CMS still has two options moving forward: to start over or to appeal. If CMS were to start over, it would not likely come until spring 2020, when the rulemaking cycle starts; it would then take another year for the agency to finalize it.12 Alternatively, CMS may pursue an appeal of the decision based on the “exhaustion” argument and claim that the hospitals did not have to exhaust their administrative remedies.13 The court did not order CMS to pay the challengers for payments that were withheld (as the court vacated the rule and left CMS to determine remedies14), but ordered the parties to submit a joint status report by October 1, 2019, to determine if additional briefing on remedies is required.15

“AMERICAN HOSPITAL ASSOCIATION, et al., Plaintiffs, v. ALEX M. AZAR II, Sec'y of the Dep't of Health & Human Servs., Defendant., No. CV 18-2841 (RMC), 2019 WL 4451984, at *1 (D.D.C. Sept. 17, 2019).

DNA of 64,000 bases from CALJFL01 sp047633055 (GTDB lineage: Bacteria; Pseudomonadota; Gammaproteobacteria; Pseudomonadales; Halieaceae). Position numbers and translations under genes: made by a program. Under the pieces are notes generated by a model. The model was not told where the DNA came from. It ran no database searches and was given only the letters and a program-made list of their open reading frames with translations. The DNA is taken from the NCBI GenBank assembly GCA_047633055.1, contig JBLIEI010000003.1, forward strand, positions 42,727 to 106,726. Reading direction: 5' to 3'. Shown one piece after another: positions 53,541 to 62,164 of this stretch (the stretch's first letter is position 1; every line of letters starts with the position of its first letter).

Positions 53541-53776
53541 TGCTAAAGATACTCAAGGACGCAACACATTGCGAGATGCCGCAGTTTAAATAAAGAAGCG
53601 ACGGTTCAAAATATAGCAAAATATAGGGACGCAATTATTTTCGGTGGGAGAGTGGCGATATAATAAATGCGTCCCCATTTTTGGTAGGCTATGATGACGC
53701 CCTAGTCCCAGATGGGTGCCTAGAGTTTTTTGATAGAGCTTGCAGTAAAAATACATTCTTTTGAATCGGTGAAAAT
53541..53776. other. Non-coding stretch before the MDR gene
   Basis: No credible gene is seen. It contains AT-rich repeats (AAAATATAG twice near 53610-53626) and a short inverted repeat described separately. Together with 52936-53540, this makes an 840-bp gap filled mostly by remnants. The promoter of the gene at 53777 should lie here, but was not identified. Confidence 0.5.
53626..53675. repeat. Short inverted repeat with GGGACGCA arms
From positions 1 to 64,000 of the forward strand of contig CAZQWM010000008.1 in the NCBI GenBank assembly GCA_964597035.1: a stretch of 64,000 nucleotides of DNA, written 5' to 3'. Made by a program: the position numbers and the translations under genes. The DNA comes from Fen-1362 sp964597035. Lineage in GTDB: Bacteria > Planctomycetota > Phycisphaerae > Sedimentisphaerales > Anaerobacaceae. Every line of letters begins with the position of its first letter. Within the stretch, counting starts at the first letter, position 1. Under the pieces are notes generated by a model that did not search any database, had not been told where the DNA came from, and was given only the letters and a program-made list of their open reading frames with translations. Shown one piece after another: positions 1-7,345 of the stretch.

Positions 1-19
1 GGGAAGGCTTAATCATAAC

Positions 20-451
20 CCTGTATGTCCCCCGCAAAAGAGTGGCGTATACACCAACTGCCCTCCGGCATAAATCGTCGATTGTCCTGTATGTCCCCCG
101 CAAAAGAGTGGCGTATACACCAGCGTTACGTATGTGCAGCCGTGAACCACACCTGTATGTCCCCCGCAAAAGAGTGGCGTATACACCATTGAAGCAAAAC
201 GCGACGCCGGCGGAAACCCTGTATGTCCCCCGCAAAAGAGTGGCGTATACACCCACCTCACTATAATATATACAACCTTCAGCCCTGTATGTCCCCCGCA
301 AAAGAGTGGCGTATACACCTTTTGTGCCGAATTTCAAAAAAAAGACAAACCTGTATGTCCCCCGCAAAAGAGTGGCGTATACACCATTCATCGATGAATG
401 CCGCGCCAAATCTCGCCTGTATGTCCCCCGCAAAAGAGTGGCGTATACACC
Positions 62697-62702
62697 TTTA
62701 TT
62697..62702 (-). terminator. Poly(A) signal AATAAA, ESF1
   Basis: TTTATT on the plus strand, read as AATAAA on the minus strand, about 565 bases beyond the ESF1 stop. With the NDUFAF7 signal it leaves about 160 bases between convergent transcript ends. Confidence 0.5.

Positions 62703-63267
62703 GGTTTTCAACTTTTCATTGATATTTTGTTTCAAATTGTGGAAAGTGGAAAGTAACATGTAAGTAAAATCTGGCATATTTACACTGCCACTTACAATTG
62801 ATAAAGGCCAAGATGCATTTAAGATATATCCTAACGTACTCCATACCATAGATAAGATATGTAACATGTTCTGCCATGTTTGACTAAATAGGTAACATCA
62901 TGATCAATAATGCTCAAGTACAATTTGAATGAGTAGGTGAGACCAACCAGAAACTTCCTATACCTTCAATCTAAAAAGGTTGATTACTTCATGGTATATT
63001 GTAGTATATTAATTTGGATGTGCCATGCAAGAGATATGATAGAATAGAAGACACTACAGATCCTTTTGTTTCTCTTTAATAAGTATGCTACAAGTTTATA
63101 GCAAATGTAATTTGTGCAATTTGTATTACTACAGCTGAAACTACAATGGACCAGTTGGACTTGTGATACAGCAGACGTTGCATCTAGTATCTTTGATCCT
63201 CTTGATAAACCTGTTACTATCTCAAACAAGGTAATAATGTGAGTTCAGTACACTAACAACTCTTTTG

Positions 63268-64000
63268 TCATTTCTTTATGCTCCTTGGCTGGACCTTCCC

“CMS Empowers Patients and Ensures Site-Neutral Payment in Proposed Rule” Centers for Medicare & Medicaid Services, July 25, 2018, https://www.cms.gov/Outreach-and-Education/Outreach/FFSProvPartProg/Provider-Partnership-Email-Archive-Items/2018-07-25-eNews-SE.html (Accessed 9/20/19).


“Judge Tosses HHS Scheme Lowering Hospital Outpatient Payments” By Lydia Wheeler and Tony Pugh, Bloomberg Law, September 17, 2019, https://news.bloomberglaw.com/health-law-and-business/judge-tosses-hhs-scheme-lowering-hospital-outpatient-payments (Accessed 9/20/19).

CMS, July 25, 2018.


“42 CFR Parts 416 and 419” Department of Health and Human Services, July 31, 2018, https://s3.amazonaws.com/public-inspection.federalregister.gov/2018-15958.pdf (Accessed 9/20/19).